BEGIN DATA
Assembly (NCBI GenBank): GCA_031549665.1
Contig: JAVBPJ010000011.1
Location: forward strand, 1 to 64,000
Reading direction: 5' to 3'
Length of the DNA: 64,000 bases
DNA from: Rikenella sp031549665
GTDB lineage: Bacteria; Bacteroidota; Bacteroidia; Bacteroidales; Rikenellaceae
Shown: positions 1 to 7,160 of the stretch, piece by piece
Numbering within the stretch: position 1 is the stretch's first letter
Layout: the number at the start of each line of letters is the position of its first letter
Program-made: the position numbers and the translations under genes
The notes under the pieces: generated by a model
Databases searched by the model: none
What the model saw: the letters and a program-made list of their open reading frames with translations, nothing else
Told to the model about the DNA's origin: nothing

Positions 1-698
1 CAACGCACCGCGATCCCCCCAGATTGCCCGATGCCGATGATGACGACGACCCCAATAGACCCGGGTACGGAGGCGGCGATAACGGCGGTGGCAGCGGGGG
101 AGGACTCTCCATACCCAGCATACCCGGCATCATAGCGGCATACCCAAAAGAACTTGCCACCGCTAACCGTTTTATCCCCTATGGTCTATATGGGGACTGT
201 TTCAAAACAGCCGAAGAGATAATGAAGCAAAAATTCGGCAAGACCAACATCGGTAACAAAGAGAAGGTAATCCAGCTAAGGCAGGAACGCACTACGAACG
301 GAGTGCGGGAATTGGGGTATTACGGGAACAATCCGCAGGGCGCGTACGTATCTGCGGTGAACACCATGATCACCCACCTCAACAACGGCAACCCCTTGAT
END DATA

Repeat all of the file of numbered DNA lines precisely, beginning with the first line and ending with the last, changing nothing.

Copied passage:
Assembly (NCBI GenBank): GCA_031549665.1
Contig: JAVBPJ010000011.1
Location: forward strand, 1 to 64,000
Reading direction: 5' to 3'
Length of the DNA: 64,000 bases
DNA from: Rikenella sp031549665
GTDB lineage: Bacteria; Bacteroidota; Bacteroidia; Bacteroidales; Rikenellaceae
Shown: positions 1 to 7,160 of the stretch, piece by piece
Numbering within the stretch: position 1 is the stretch's first letter
Layout: the number at the start of each line of letters is the position of its first letter
Program-made: the position numbers and the translations under genes
The notes under the pieces: generated by a model
Databases searched by the model: none
What the model saw: the letters and a program-made list of their open reading frames with translations, nothing else
Told to the model about the DNA's origin: nothing

Positions 1-698
1 CAACGCACCGCGATCCCCCCAGATTGCCCGATGCCGATGATGACGACGACCCCAATAGACCCGGGTACGGAGGCGGCGATAACGGCGGTGGCAGCGGGGG
101 AGGACTCTCCATACCCAGCATACCCGGCATCATAGCGGCATACCCAAAAGAACTTGCCACCGCTAACCGTTTTATCCCCTATGGTCTATATGGGGACTGT
201 TTCAAAACAGCCGAAGAGATAATGAAGCAAAAATTCGGCAAGACCAACATCGGTAACAAAGAGAAGGTAATCCAGCTAAGGCAGGAACGCACTACGAACG
301 GAGTGCGGGAATTGGGGTATTACGGGAACAATCCGCAGGGCGCGTACGTATCTGCGGTGAACACCATGATCACCCACCTCAACAACGGCAACCCCTTGAT